Advances in RNA as Diagnostic Biomarkers

A special issue of Biomolecules (ISSN 2218-273X). This special issue belongs to the section "Molecular Biomarkers".

Deadline for manuscript submissions: closed (31 December 2023) | Viewed by 3649

Special Issue Editors

Center for RNA Medicine, Department of Clinical Medicine, Aalborg University, DK-2450 Copenhagen, Denmark
Interests: microRNA; liver; NASH; RNA; therapy
Center for RNA Medicine, Department of Clinical Medicine, Aalborg University, DK-2450 Copenhagen, Denmark
Interests: non-coding RNAs; stem cell biology; neuroscience
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Special Issue Information

Dear Colleagues,

It is now clear that most of the mammalian genome is transcribed as RNAs. Whether all of these RNAs are functional or not, their expression profiles are reflections of cellular activities. As such, the dysregulation of RNAs’ expressions has been recorded under various diseases. Due to the decreased costs of performing RNA sequencing (RNA-seq) experiments, the unbiased profiling of the transcriptome is frequently used in both basic and translational research.

The aim of this Special Issue is to highlight the usage of RNA as a potential diagnostic biomarker of various diseases. We encourage contributions on technical advancements in detecting various forms of RNA (e.g., non-coding RNAs, including microRNAs, long non-coding RNAs (lncRNAs), and circular RNAs (circRNAs)) and computational approaches to analyzing RNA-seq data.

Dr. Riccardo Panella
Prof. Dr. Shizuka Uchida
Dr. Mirolyuba Ilieva
Guest Editors

Manuscript Submission Information

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Keywords

  • biomarker
  • disease
  • RNA
  • ncRNA
  • lncRNA
  • circRNA

Published Papers (3 papers)

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Research

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15 pages, 3901 KiB  
Article
Using LLMs and Explainable ML to Analyze Biomarkers at Single-Cell Level for Improved Understanding of Diseases
Biomolecules 2023, 13(10), 1516; https://doi.org/10.3390/biom13101516 - 12 Oct 2023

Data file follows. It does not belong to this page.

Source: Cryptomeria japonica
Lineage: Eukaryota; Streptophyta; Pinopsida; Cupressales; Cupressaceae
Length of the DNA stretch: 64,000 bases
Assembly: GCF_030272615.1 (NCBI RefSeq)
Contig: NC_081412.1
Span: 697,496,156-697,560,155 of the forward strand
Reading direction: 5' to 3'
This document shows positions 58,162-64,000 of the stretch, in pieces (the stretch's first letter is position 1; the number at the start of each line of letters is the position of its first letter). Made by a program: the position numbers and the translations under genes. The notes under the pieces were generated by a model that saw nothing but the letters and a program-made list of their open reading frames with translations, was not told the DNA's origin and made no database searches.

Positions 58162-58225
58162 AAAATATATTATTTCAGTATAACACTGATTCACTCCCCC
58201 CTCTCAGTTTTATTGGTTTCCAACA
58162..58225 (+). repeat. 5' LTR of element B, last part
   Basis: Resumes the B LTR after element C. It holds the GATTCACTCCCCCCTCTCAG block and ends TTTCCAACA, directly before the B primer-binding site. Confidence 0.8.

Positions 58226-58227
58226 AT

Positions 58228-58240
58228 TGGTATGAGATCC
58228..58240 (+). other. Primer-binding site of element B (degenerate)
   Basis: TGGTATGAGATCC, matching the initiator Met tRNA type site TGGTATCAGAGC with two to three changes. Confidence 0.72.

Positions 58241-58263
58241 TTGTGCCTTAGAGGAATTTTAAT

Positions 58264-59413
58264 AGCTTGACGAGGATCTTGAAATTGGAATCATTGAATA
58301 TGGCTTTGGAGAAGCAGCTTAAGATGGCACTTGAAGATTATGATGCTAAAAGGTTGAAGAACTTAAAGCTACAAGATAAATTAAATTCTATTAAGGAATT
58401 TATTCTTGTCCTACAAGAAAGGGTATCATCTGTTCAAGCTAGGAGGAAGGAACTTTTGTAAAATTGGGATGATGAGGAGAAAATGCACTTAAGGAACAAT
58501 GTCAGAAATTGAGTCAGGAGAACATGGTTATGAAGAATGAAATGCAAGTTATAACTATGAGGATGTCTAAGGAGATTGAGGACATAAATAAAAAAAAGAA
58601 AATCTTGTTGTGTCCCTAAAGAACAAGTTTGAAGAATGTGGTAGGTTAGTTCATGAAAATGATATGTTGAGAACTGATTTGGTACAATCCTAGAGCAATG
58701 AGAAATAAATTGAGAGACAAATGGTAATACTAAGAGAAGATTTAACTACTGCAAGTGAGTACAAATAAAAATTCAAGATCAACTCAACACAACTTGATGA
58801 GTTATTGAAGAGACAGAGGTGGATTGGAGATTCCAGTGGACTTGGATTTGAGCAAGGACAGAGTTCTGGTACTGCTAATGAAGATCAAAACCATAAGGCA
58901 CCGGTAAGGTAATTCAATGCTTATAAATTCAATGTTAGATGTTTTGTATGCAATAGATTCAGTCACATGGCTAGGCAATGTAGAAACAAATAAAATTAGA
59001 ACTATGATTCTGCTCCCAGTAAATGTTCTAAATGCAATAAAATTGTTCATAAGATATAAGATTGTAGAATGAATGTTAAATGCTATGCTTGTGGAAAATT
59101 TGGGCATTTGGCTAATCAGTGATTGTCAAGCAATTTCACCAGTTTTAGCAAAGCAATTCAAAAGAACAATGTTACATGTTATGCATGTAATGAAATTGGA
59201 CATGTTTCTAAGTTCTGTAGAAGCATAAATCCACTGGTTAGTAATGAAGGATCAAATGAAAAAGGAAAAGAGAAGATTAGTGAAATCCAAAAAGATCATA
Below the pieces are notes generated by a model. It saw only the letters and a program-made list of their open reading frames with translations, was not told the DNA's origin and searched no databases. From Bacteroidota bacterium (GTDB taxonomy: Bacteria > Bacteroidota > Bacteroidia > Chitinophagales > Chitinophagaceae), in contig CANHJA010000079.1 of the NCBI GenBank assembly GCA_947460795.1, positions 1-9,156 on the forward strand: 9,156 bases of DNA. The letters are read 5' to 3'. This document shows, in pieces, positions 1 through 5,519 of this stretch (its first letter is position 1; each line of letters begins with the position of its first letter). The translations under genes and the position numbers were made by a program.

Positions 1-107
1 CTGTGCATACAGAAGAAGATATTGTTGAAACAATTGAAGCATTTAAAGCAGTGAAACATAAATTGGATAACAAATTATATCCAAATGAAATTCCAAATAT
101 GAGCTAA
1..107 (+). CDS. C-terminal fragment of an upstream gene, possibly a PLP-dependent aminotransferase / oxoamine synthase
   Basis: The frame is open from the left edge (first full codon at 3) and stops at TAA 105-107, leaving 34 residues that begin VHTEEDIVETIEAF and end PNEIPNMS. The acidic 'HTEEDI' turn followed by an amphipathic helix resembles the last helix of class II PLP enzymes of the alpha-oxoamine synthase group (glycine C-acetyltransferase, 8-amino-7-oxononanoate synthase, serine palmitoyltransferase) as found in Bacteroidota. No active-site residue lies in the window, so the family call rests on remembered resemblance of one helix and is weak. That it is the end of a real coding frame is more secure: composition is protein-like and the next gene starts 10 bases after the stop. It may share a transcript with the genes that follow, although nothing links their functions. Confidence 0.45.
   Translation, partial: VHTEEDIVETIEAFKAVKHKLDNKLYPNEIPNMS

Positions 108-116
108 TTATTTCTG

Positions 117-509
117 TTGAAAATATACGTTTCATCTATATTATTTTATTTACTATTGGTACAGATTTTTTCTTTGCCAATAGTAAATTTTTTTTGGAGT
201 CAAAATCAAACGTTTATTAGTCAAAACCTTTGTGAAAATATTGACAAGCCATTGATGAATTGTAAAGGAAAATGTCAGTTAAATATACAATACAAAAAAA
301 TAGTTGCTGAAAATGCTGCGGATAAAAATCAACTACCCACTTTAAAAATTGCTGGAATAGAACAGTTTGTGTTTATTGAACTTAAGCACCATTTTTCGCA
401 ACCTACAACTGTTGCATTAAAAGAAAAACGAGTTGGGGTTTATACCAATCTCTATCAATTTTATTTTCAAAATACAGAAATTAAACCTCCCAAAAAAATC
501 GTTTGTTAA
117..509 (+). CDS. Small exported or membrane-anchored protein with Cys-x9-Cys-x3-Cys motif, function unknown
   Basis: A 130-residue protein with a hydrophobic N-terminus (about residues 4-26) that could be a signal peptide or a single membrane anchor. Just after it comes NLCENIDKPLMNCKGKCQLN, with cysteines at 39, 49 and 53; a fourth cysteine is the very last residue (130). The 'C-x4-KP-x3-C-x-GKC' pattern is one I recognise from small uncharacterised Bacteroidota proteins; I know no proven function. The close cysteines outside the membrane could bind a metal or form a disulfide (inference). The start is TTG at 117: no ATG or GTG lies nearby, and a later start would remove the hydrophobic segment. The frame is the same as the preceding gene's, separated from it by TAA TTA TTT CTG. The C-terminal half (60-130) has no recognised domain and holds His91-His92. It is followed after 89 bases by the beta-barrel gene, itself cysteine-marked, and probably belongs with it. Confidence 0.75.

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Abstract
Single-cell RNA sequencing (scRNA-seq) technology has significantly advanced our understanding of the diversity of cells and how this diversity is implicated in diseases. Yet, translating these findings across various scRNA-seq datasets poses challenges due to technical variability and dataset-specific biases. To overcome this, [...] Read more.
Single-cell RNA sequencing (scRNA-seq) technology has significantly advanced our understanding of the diversity of cells and how this diversity is implicated in diseases. Yet, translating these findings across various scRNA-seq datasets poses challenges due to technical variability and dataset-specific biases. To overcome this, we present a novel approach that employs both an LLM-based framework and explainable machine learning to facilitate generalization across single-cell datasets and identify gene signatures to capture disease-driven transcriptional changes. Our approach uses scBERT, which harnesses shared transcriptomic features among cell types to establish consistent cell-type annotations across multiple scRNA-seq datasets. Additionally, we employed a symbolic regression algorithm to pinpoint highly relevant, yet minimally redundant models and features for inferring a cell type’s disease state based on its transcriptomic profile. We ascertained the versatility of these cell-specific gene signatures across datasets, showcasing their resilience as molecular markers to pinpoint and characterize disease-associated cell types. The validation was carried out using four publicly available scRNA-seq datasets from both healthy individuals and those suffering from ulcerative colitis (UC). This demonstrates our approach’s efficacy in bridging disparities specific to different datasets, fostering comparative analyses. Notably, the simplicity and symbolic nature of the retrieved gene signatures facilitate their interpretability, allowing us to elucidate underlying molecular disease mechanisms using these models. Full article